Next we have a piece of commented PHP code:

<?php /* This is commented, because it requires a little adjusting sometimes.
        You'll need to download this plugin, and follow the instructions:
        http://binarybonsai.com/archives/2004/08/17/time-since-plugin/ */

/* $entry_datetime = abs(strtotime($post->post_date) - (60*120)); echo time_since($entry_datetime); echo ' ago'; */
?>

Because this appears within a PHP comment it will not be executed and will not appear in the HTML at all. It is simply a hook provided by Kubrick to allow a ‘time since’ plugin to be enabled.

Finally we have the meta-data:

<?php if (('open' == $post-> comment_status) && ('open' == $post->ping_status)) {
// Both Comments and Pings are open ?>
You can <a href="#respond">leave a response</a>, or <a href="<?php trackback_url(display); ?>">trackback</a> from your own site.

<?php } elseif (!('open' == $post-> comment_status) && ('open' == $post->ping_status)) {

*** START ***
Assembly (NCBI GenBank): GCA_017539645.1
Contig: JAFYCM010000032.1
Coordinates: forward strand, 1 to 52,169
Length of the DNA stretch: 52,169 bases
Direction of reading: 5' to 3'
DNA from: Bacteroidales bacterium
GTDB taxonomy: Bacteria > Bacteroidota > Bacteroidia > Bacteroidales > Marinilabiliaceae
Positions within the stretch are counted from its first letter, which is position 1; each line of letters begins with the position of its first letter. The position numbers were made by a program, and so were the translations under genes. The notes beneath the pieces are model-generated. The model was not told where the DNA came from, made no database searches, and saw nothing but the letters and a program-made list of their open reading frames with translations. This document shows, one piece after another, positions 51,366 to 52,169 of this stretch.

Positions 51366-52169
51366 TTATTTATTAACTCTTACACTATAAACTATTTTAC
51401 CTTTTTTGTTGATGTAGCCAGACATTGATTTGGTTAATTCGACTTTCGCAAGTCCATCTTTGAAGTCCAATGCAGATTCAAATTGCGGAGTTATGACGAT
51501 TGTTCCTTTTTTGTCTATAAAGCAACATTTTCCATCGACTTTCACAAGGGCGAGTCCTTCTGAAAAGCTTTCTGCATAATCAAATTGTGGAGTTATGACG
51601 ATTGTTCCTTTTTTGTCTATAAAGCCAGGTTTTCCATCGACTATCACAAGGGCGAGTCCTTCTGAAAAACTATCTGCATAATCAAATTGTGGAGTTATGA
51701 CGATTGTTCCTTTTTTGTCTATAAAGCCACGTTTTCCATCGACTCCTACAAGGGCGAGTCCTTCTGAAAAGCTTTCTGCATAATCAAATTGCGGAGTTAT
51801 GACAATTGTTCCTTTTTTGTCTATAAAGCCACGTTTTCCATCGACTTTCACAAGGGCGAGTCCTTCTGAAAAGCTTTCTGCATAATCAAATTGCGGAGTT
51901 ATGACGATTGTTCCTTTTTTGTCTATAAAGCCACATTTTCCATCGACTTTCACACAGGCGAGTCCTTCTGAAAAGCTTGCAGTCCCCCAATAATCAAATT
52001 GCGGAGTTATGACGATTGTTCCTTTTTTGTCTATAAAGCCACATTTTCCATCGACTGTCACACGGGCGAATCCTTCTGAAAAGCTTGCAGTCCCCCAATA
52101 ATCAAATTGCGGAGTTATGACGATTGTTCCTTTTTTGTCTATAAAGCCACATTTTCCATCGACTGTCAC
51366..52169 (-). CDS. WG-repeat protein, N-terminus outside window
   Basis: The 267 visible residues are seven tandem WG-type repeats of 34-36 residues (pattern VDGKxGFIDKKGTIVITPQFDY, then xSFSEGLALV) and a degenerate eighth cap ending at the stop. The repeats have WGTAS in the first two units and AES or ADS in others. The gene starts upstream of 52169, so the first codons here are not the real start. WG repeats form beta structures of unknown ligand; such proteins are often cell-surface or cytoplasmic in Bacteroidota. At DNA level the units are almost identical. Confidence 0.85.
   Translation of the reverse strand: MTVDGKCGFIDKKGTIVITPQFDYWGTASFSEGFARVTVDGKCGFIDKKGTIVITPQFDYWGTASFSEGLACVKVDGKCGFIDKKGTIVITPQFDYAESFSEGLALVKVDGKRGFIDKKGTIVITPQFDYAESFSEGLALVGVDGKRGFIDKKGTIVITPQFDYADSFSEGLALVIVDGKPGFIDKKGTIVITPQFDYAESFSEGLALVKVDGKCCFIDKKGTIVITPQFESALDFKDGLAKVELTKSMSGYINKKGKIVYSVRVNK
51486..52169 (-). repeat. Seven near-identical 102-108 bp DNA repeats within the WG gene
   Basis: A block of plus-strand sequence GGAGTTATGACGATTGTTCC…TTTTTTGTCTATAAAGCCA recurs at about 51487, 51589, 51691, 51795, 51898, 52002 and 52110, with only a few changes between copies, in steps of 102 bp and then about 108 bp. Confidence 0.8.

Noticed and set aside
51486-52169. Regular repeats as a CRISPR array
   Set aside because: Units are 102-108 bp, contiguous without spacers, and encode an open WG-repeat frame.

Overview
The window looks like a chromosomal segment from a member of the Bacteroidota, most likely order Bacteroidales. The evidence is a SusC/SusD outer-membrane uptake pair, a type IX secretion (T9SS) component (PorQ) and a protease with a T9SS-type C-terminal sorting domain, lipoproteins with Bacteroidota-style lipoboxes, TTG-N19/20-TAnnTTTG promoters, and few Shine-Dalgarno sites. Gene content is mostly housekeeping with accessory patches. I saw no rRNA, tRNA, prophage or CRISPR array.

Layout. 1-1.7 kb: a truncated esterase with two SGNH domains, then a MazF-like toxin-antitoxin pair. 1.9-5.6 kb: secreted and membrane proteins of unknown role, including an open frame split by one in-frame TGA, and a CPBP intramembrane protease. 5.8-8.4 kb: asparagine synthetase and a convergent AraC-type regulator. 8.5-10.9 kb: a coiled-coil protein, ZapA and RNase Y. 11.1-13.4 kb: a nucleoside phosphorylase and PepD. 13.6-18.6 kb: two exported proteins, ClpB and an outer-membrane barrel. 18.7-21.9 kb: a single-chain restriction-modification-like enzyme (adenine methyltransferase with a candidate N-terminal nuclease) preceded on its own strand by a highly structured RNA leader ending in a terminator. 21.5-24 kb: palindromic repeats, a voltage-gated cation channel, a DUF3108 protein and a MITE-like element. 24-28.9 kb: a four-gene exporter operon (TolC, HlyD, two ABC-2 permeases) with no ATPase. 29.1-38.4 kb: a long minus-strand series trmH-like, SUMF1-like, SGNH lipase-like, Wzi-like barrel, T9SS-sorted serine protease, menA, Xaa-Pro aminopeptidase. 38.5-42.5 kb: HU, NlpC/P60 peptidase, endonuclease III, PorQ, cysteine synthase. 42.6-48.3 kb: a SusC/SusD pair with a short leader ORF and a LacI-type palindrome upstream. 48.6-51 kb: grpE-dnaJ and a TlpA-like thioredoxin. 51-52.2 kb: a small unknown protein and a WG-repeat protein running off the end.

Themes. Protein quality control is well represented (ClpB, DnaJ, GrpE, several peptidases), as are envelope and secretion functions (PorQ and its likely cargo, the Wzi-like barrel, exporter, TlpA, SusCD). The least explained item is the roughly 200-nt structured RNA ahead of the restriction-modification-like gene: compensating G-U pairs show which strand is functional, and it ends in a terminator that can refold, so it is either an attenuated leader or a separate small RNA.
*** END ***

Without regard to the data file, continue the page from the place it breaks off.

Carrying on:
// Only Pings are Open ?>
Responses are currently closed, but you can <a href="<?php trackback_url(display); ?> ">trackback</a> from your own site.

<?php } elseif (('open' == $post-> comment_status) && !('open' == $post->ping_status)) {
// Comments are open, Pings are not ?>
You can skip to the end and leave a response. Pinging is currently not allowed.

<?php } elseif (!('open' == $post-> comment_status) && !('open' == $post->ping_status)) {
// Neither Comments, nor Pings are open ?>
Both comments and pings are currently closed.     

<?php } edit_post_link('Edit this entry.','',''); ?>